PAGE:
Great Sand Dunes NP, CO Bob Leverett
July 12, 2009

ENTS, WNTS,

            Monica and I want to shared some more images of the Great Sand Dunes NP with you. We're providing a brief description of each. Were I to visit the dunes a hundred times or more, I would be no closer to capturing their beauty, moods, expansiveness, and uniqueness on my last visit than I was on my first. I hope the six images described below will help fill the descriptive void.

Bob  

  ReverseFlowC.JPG
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ReverseFlowC: When winds reverse their direction, so to do the patterns of the sand. This image shows patterns formed by winds coming through Music, Medano, and Mosca passes. The time is early morning. When the winds blow from the west, the pattern of the crests reverses. The great peaks to the left in the image include Crestone Peak, Crestone Needle, Humbolt Peak, Kit Crson Peak, and Challenger Point, all over fourteen thousand feet. Sage brush dominates in the foreground.

    DuneExpanseC.JPG
162K View Download

DuneExpanses: As one travels farther into the dunes, the visual impact of the mountains becomes less dominant. The sands tighten their grip on the imagination as they continually shift underfoot, making progress difficult. In the image, you can see small patches of green. Vegetation tries to take hold, succeeding for a time, only to be swallowed by the shifting sands.   

    SandAndSkyC.JPG
124K View Download

SandAndSky: As one climbs higher and penetrates deeper into the dunes, sand and sky dominate. The 33-square miles of sand appears endless. The highest dune is Star Dune. Approached from Sand Creek, the dune is fully 800 feet high. I actually have it higher if one begins at Sand Creek.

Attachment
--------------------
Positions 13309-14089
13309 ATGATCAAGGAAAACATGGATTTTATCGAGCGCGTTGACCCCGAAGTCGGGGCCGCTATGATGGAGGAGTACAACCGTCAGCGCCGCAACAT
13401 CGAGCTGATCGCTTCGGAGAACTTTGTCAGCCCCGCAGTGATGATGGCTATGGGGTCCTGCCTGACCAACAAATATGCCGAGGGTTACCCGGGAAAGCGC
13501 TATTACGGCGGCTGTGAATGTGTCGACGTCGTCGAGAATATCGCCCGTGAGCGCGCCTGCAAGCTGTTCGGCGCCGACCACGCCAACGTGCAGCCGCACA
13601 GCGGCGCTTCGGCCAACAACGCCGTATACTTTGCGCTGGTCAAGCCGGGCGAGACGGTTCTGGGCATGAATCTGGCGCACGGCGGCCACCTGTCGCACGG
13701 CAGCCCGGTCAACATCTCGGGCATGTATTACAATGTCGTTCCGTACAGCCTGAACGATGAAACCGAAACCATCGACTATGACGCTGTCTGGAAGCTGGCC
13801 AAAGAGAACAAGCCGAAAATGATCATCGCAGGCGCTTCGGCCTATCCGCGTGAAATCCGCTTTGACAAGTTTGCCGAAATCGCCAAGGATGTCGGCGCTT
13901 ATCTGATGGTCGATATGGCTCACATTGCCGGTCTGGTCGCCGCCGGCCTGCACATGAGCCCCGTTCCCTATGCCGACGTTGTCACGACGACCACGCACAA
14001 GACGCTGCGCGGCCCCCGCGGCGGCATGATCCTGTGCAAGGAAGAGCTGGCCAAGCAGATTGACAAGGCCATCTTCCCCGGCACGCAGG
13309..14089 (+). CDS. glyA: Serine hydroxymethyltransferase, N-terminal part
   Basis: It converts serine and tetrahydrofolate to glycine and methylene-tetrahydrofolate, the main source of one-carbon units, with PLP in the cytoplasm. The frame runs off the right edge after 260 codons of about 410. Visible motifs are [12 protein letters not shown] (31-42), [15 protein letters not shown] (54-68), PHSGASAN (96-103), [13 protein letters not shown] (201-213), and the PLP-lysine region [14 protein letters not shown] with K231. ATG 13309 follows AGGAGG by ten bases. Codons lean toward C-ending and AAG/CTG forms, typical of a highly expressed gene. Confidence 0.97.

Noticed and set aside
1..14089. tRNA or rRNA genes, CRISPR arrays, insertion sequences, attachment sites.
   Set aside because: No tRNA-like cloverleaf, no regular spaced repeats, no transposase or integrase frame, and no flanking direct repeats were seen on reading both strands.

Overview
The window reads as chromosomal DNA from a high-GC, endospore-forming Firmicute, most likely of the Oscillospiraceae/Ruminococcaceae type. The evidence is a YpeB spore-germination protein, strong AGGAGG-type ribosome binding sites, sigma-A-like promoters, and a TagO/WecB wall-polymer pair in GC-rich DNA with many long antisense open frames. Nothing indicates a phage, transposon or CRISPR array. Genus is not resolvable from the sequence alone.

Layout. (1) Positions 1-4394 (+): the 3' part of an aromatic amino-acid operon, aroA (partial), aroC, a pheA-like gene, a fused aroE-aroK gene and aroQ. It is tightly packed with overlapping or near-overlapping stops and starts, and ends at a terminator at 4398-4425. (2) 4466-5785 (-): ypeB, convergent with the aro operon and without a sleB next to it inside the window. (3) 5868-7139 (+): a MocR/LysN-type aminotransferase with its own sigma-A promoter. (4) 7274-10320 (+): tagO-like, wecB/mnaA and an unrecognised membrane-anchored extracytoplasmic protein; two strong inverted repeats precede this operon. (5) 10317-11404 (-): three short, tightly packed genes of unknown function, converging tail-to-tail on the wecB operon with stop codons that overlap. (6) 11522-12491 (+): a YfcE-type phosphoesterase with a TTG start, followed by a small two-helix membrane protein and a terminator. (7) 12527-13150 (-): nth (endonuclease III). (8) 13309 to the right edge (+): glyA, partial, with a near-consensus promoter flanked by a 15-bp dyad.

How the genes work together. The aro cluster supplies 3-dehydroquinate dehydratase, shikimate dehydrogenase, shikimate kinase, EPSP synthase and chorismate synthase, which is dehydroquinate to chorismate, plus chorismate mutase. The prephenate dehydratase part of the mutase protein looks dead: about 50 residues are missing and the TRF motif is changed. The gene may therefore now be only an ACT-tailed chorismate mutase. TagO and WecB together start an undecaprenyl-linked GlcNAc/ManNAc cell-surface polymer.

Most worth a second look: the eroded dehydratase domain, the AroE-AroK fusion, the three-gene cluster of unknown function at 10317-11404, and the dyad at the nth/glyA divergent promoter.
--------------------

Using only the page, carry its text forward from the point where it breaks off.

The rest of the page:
SanLuisValleyC.JPG
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SanLuisValleyC:   This image looks to the west across the expansive San Luis Valley. The edge of the dunes are visible on the right. The San Juans are visible on the horizon. The San Luis is a scenic spectacle itself. It is the largest mountain valley in the lower 48 states. It is approximately the size of Connecticut and lies at an altitude of between 7,500 and 8,000 feet.   Technically, it is a desert a fairly hot one in the summer, at least during the day (never at night),   and a cold one in the winter.   Temperatures have gone as low as -50 degrees Fahrenheit in the winter.

  MonicaSandAndSangresC.JPG
192K View Download

MonicaSandAndSangresC:   In dune country, one becomes aware of the changes that constantly occur in the shifting sands. As one begins a trek into the dunes, sand patterns are immediately eye-catching, but the sands have a powerful competitor for the attention. The hight peaks of the Sangre de Cristo dominate the eastern horizon. They rise abruptly without foothills. The highest summits rise over 6,000 feet above Medano and Sand Creeks to the west. The peaks present a sharp contrast in color and shape to the ocean of sand. Walking into the dunes, I find that my eyes do a constant dance, focusing on the competing color schemes. The tan, brown, and black of the sands vie with the dark green to blue backdrop of the mountains. In turn, mountain and sand hues vie with the striking shades of blue and white of the sky. One quickly acknowledges that Great Sand Dunes NP is a place where nature paints in bold strokes and vivid colors. Lines are sharp.

  MedanoCreekC.JPG
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MedanoCreek: A dunes excursion begins with a crossing of Medano Creek if from the east and Sand Creek, if from the west. Most crossings are of Medano Creek. This image looks back on our crossing. The water is melted snow from the Sangres. Many visitors elect to wade up and down the shallow creek rather than tackle the more demanding terrain of the dunes.



Continued at:


http://groups.google.com/group/entstrees/browse_thread/thread/c7d4d338dfa31bf9?hl=en

http://groups.google.com/group/WNTS/browse_thread/thread/c7d4d338dfa31bf9